Apollo vs. Atmel


We’re bean counting on Friday. No shipping.

How many MIPS does it take to get to the moon? Let me tell you about the Apollo computer designated as ‘Mod 3C’:

http://mitpress.mit.edu/images/products/books/0262134977-f30.jpg

Digital Apollo by David Mindell. Recommended by Bill Premerlani of UAV fame. If you have any interest in the crazy things that went on in the space capsule during the 1960s, this is a very good read. Here are some excerpts (used with permission!):

“Who among us would risk our lives on our desktop computers, with all their speed, accuracy, and memory, and rely on their working flawlessly for two straight weeks? The space shuttle flies with five redundant computers. Any fully digital airliner has a minimum of three. Apollo had only one. And it never failed in flight.”

Hmm. Ok. I’ll bet my life on a computer if it meant taking a ride to the moon. Oh wait - it’s 1961 and ICs are still considered to be unproven black-boxes. Hmm.


“In today’s terms it resembled a ‘microcontroller’, the microprocessor embedded in everything from cell phones to automobiles, more than it did a scientific computer. It occupied a cubic foot rather than a tiny chip, but it shared with microcontrollers a modest calculation capacity melded with numerous, sophisticated channels for quickly getting data into and out of the machine. Like a microcontroller, the Apollo computer included an interruptible processor so events could command the computer’s attention in real-time. It had a ‘night-watchman’ circuit to keep the computer from crashing and locking up (a feature still included in many embedded computers today as a ‘watchdog’). ”

Hah! It had a watchdog circuit! I had no idea that this idea came from so long ago.

http://www.sparkfun.com/tutorial/news/Apollo-1-M.jpg

‘Memory Stack Module’ - This doesn’t sound like the core-rope memory they used at one point

“The original Apollo machine used 16-bit words for its data and instructions, adequate for the local control functions, but the navigation calculations required ‘double precision,’ more bits with more numerical precision, a feature implemented in software.”

Cheaters.

“The computer had two types of memory, ‘erasable’ and ‘fixed’, what today are called RAM and ROM… The computer comprised 1,700 transistors, each in their own metal can, and nearly 20,000 metal and ferrite cores for memory… It had 12,288 words of permanent storage, 1,024 words of erasable memory, and a 16-bit architecture with 8 instructions. It included a variety of counters, pulse outputs, interrupts, and input-output registers for interfacing to the rest of the vehicle. ”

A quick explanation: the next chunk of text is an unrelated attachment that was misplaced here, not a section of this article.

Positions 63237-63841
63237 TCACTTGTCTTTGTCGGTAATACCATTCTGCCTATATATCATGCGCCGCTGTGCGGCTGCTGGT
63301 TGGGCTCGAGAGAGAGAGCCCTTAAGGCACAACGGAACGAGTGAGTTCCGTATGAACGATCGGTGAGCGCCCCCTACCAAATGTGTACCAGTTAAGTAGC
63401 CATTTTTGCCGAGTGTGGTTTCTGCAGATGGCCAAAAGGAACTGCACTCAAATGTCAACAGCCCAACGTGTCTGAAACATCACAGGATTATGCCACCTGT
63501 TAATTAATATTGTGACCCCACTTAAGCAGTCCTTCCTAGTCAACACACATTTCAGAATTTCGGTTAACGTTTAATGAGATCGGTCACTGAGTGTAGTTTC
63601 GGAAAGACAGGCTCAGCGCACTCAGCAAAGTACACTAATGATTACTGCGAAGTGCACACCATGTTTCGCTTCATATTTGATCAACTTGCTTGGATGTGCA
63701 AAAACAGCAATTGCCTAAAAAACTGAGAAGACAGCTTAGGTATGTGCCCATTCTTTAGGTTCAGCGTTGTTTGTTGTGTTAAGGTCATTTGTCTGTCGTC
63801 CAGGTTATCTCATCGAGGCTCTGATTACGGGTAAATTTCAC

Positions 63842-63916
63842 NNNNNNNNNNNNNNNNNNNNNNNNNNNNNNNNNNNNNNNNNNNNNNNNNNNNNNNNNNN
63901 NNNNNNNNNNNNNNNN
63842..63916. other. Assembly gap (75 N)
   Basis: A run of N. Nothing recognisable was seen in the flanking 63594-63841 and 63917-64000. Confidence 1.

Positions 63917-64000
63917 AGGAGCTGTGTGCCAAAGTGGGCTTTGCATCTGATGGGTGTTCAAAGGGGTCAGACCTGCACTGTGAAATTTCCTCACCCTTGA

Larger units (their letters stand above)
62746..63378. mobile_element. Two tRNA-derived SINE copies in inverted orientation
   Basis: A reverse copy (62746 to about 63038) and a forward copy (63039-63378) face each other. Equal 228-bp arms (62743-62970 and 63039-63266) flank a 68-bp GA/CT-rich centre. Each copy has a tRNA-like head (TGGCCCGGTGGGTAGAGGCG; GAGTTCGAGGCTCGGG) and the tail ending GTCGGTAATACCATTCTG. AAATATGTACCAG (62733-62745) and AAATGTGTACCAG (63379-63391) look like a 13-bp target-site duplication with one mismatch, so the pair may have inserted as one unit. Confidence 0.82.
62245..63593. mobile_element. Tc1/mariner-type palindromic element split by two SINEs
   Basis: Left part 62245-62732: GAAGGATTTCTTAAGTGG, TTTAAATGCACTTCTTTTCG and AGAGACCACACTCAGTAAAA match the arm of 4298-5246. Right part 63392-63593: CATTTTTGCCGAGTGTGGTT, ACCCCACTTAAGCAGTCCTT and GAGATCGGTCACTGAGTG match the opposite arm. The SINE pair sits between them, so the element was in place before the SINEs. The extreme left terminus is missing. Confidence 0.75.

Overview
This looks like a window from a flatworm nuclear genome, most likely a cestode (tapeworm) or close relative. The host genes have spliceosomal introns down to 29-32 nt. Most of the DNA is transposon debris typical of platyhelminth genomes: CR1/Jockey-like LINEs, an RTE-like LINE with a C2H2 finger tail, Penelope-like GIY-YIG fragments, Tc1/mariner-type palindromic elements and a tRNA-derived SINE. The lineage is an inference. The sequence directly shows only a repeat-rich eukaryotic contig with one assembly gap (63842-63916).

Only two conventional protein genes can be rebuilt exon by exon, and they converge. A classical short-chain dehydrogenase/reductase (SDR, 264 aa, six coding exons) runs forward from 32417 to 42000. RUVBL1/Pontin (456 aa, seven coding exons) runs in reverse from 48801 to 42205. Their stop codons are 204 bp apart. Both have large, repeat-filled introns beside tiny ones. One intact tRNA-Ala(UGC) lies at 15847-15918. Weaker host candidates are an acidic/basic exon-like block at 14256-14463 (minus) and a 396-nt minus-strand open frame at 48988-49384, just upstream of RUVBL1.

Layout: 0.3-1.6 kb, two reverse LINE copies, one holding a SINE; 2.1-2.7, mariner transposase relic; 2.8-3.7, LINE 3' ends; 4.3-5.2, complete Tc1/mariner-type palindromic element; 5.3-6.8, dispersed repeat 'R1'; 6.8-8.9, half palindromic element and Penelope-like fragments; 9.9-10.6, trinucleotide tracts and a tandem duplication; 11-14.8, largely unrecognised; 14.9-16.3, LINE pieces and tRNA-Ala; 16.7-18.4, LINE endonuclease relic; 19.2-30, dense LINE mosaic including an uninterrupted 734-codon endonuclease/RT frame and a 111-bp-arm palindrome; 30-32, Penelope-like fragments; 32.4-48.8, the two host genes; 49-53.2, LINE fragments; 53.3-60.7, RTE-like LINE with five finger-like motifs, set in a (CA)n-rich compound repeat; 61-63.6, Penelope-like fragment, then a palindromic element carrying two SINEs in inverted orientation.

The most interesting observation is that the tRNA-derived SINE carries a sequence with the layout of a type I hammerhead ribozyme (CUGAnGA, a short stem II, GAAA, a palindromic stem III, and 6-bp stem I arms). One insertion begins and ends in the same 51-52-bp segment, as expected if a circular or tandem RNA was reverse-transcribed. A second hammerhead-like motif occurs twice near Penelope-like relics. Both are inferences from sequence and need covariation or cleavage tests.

I’ve heard about the massive labor that went into weaving the ferrite core memory. But 16-bit architecture in 1962? Wow! Really pretty impressive. I’m still playing with 8-bit AVRs. 12k of program memory and 1k of RAM. Not too shabby. Not that I could program a re-entry procedure in 12k, but my autonomous rover is currently using 5614 bytes.

http://www.sparkfun.com/tutorial/news/Apollo-0-M.jpg


Stack of punch cards


The 'Mod 3C' was followed by the AGC (Apollo Guidance Computer) which was built out of this new thing called a MicroLogic device (1961):

"One type of circuit, a two-input NOR gate, would repeat through the entire computer, rather than thirty-four different modules, as would be the case with core-transistor logic."

I do enjoy a good Karnaugh Map reduction.

http://www.sparkfun.com/tutorial/news/Apollo-2-M.jpg

Document your code! Spell check wasn't invented yet.

By 1965, things were really screaming:

"By February 1965... the IL received a $15 million-dollar contract to build the Block II... The new computer would be sealed from moisture in the cabin, with no provision for repair. To accommodate the digital autopilot, the Block II computer's program memory was increased from 24k words to 36k and the erasable memory from 1k to 2k. Other aspects of the computations speeded up as well, with new machine instructions built into the architecture (where Block I had eleven instructions, Block II had thirty-four) which allowed for more efficient code, and the clock now ran at 1,024kHz... The number of logic gates went up. The flat packs contained two logic gates instead of one, doubling the packing density, which halved the circuits' size and brought the AGC's weight down from eighty-seven to seventy pounds, and reduced the power from eighty-five to fifty-five watts."

 Apollo Guidance ComputerATmega168
 $15M $2
 55W Power
 0.055W Power
 ~1 MIPS?
20 MIPS
 70 lbs.
 0.0022 lbs.

I know, comparisons have been done before (and will continue). It's apples to oranges. What really struck me was that in 1962, there was nothing called a CS degree. You had perhaps 30 people in the world that could manage to program a series of NOR's in a logical way. And with 70lbs of them, they managed to point the boomstick at the moon and get there. Simply amazing.

Comments 21 comments

  • I agree with joepierson. Nowadays, everything needs faster and faster processors. What for? I believe they do that to avoid having to optimizate the code. I think that if everyone programmed in x86 Assembly, or even C or C++, instead of in high level interpreted languages, applications would be a loooot faster and clearly they wouldn’t need a lot of memory.

    • I might have to borrow “optimizate”.